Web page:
In December, the unemployment rate for Black workers decreased slightly to 9.9 percent, down from 10.3 percent in November 2020. This rate is above the national unemployment rate of 6.7 percent and still far above the 6.0 percent unemployment rate Black workers saw in February 2020.
Overall, Black workers were just slightly less likely to be participating in the labor force in December than they had been in the previous month. According to the Bureau of Labor Statistics, Black worker labor force participation fell to 59.8 percent in December compared to 60.2 percent in November 2020 and 63.1 percent in February 2020. Because the unemployment rate only counts those workers who are actively looking for a job, the unemployment rate may fall when workers give up looking for work and are no longer counted as participants in the labor force.
But this data does not tell the entire story. As several outlets have noted, women bore the brunt of the job loss in December. In fact, Black women and Latinas actually lost jobs while white women gained jobs over the period. According to the Bureau of Labor Statistics, although the unemployment rate for Black women fell from 9 percent to 8.4 percent, Black women lost about 82,000 jobs in December, and the percentage participating in the labor force dropped from 60.4 percent to 59.5 percent. For Black men, the picture is slightly more positive, though far from rosy as Black men gained 81,000 jobs and held their labor force participation rate steady. Black men’s unemployment fell to 10.4 percent in December from 11.2 percent in November 2020 but remains higher than the 6.0 percent rate in February 2020.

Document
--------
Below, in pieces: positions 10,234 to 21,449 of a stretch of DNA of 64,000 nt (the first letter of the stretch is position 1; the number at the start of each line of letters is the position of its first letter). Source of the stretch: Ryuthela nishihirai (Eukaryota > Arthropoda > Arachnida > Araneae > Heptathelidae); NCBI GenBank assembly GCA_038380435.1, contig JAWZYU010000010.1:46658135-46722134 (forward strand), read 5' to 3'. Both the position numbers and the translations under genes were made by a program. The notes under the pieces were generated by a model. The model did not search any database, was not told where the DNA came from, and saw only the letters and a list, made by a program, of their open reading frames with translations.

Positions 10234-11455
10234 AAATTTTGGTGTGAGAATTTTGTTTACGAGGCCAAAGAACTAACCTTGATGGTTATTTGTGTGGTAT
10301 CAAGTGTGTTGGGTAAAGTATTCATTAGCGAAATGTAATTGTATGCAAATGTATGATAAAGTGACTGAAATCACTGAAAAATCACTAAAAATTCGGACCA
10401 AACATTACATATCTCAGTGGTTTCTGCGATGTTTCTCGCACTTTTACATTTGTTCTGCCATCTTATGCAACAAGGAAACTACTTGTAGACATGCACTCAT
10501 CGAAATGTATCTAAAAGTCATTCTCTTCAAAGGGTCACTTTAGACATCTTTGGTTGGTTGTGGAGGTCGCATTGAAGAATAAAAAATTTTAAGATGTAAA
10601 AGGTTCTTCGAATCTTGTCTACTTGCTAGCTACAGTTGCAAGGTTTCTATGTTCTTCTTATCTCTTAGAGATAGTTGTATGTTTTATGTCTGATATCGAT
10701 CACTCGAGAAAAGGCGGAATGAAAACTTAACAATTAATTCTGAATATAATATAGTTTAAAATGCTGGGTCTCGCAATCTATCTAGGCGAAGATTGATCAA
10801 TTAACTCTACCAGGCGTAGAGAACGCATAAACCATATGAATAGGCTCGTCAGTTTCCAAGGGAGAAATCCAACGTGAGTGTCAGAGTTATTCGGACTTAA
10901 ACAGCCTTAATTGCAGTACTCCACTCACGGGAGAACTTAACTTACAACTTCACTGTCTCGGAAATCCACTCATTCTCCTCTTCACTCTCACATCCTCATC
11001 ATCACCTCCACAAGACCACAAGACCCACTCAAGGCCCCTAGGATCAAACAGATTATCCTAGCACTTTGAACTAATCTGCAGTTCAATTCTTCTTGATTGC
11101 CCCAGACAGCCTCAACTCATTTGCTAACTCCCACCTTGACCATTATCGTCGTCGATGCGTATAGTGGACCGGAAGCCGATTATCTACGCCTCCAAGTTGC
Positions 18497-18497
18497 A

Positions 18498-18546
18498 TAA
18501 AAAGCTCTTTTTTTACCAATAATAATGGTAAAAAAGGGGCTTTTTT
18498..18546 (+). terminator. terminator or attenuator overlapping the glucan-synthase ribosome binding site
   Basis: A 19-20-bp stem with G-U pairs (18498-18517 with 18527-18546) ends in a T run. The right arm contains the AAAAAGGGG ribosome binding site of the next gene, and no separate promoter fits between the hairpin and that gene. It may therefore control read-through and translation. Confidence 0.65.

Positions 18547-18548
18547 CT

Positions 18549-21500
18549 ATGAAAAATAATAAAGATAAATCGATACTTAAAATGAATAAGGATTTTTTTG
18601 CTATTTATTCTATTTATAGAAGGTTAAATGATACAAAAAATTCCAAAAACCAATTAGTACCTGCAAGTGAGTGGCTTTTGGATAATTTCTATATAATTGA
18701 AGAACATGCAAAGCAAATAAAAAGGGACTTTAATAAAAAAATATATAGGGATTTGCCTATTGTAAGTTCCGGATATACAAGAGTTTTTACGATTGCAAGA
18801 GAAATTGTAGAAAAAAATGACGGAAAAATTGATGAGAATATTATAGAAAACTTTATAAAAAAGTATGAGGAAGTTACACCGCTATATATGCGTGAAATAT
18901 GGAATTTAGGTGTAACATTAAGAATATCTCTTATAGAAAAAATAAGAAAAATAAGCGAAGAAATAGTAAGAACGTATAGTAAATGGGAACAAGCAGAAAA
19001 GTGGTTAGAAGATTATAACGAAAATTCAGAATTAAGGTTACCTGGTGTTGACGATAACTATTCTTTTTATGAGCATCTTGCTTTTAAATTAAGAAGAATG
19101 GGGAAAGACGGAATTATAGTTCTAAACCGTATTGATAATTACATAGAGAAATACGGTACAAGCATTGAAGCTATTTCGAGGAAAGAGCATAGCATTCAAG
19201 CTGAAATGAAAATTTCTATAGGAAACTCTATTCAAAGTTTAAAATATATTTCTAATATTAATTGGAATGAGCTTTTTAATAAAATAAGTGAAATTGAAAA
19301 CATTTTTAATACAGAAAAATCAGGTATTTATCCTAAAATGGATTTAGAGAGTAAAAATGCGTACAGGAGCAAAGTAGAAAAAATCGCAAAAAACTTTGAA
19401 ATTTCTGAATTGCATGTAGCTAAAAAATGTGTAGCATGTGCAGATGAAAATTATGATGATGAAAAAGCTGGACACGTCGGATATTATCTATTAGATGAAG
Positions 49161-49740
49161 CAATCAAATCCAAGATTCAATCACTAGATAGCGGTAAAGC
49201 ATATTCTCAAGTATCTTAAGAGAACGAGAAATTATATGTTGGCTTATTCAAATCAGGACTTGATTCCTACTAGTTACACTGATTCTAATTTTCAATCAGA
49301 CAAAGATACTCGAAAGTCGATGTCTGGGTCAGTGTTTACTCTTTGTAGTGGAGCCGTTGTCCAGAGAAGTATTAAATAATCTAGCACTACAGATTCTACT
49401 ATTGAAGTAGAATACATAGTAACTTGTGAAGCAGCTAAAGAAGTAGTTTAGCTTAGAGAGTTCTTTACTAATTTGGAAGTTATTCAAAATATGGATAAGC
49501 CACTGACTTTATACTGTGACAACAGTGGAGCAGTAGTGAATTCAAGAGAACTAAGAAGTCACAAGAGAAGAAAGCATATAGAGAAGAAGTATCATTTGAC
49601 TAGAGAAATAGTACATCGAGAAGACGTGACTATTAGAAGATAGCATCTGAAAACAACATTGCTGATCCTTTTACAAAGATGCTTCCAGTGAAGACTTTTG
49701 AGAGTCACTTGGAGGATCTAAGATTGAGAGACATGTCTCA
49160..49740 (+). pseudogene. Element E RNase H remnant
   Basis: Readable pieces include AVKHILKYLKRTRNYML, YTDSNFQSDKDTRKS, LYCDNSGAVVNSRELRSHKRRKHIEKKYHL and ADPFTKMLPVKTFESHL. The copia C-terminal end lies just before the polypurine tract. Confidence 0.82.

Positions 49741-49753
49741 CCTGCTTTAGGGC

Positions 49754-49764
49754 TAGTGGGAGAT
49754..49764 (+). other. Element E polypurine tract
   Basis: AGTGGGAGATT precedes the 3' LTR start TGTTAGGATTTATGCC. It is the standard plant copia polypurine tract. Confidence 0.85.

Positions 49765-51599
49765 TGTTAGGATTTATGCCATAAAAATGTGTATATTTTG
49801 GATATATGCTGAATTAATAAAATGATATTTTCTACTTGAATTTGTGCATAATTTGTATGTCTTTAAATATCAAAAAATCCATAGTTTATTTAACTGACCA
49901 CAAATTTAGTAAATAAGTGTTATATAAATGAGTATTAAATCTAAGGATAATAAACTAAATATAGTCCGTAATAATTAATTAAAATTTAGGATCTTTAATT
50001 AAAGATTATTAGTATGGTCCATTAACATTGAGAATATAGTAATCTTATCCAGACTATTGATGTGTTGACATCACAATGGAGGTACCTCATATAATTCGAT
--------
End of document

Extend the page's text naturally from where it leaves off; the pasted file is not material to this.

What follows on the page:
Much of the difference in job loss by gender is likely related to Black women’s employment in industries with the highest job loss. For example, leisure and hospitality, an industry where Black people and women are over-represented, lost 498,000 jobs. Private education, local government excluding education, and state government education also lost significant numbers of jobs.
As many have pointed out, the COVID-19 pandemic hit the pocketbooks of Americans unequally. As Wharton School Professor Emeritus Bernard Anderson points out in the National Urban League’s ReMarc Newsletter, “…a disproportionate number of Black workers are concentrated in low-wage jobs and industries that are hardest hit by business shutdowns.” Policymaker hesitance to commit to sustained investments in people and their communities threatens the chance that Black households will recover as quickly as their counterparts of other races and puts a generation of Black communities in danger of falling further behind.